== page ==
"Philosophers have only interpreted the world," said Karl Marx, "the point is to change it." This rousing slogan is daubed by seventeen year-old Stephanie on the plastic sheeting that covers her mother's deathbed.
It's an unlikely, out-of-character statement, and she follows with a speech of nihilistic despair: there is no connection between anything, no message. We could recycle. We could refuse to recycle. There is only terror. There is no hope.
Morning is this week's new play from the irrepressible Simon Stephens, written for the Lyric Young Company at the Lyric, Hammersmith (where it opens after the festival), directed by Sean Holmes and including some remarkable, neutralised performances from Scarlet Billham as Stephanie, Joana Nastari as her best friend Cat and Ted Reilly as the boyfriend they share in some spooky, dangerous sex games on the eve of Cat's departure to university.
The boyfriend is swathed in plastic sheeting, too, and the dead-end, bored behaviour of the girls, who are middle-class and self-centred, politically unengaged, a terrifying signal of what's going on, perhaps, an amoral endgame.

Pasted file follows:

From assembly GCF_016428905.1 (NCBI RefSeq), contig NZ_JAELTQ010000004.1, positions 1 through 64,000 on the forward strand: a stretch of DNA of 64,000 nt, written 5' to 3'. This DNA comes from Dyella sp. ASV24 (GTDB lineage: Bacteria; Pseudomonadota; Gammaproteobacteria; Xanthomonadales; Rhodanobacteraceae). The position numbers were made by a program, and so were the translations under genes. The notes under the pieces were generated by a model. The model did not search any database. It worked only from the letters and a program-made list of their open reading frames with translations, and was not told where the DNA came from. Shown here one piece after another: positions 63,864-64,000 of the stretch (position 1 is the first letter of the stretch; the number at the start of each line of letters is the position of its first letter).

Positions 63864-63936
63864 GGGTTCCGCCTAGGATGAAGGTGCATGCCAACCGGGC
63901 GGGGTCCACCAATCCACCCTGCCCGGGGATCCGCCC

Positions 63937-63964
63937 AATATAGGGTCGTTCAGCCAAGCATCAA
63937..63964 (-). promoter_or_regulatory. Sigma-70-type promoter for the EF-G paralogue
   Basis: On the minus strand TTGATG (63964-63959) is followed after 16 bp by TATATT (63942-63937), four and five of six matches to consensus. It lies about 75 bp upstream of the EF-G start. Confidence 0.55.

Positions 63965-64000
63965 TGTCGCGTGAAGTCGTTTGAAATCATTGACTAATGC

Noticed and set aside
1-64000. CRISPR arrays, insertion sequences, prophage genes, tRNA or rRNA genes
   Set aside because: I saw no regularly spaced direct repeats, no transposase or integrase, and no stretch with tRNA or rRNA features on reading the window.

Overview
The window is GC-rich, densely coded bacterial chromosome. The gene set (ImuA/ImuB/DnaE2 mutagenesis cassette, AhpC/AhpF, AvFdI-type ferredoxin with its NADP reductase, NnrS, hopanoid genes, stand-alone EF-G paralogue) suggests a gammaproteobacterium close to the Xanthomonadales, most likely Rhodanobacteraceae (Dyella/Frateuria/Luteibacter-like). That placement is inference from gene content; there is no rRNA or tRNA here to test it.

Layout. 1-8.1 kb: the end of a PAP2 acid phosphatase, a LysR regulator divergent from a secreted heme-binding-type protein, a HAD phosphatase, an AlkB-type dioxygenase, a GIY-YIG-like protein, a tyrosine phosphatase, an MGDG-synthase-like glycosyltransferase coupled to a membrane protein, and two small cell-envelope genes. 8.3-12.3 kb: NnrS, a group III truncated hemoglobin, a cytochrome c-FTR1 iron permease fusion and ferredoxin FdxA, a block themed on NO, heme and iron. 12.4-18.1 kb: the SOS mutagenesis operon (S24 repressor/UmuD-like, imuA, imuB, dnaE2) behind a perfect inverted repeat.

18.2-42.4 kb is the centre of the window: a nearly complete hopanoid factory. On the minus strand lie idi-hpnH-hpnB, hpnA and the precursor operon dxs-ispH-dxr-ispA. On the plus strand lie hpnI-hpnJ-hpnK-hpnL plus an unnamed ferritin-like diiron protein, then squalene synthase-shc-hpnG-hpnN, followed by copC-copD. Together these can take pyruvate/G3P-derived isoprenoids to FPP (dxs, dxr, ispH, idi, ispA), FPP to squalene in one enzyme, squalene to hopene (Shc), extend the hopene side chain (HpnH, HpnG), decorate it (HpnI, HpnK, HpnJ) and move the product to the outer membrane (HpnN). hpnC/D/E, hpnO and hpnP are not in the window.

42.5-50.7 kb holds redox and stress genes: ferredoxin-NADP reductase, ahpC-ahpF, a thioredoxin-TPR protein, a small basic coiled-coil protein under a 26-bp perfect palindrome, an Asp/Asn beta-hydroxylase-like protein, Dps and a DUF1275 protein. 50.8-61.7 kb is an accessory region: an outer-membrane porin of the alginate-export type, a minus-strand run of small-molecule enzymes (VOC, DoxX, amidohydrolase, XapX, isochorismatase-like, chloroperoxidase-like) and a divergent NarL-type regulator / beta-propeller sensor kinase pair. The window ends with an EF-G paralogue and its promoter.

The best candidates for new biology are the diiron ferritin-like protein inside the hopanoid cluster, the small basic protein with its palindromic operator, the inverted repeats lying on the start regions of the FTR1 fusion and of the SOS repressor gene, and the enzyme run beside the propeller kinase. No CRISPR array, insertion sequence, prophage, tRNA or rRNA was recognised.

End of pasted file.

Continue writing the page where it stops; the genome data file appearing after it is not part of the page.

Stephanie has a young brother, too, and another "best friend" on roller skates, whose boyfriend she also weirdly propositions. A musician sits at an electronic keyboard in the middle of the stage. There's also a large fridge.
Is this a new Saved, another Blasted? Possibly, somewhat self-consciously so. But it seems more likely that Stephens is turning back on his powerful Punk Rock school play, absorbing a few newspaper headlines and continuing his sickly fascination with the sexual kinkiness of the German-speaking theatre. Morning has broken, and it's not a pretty sight.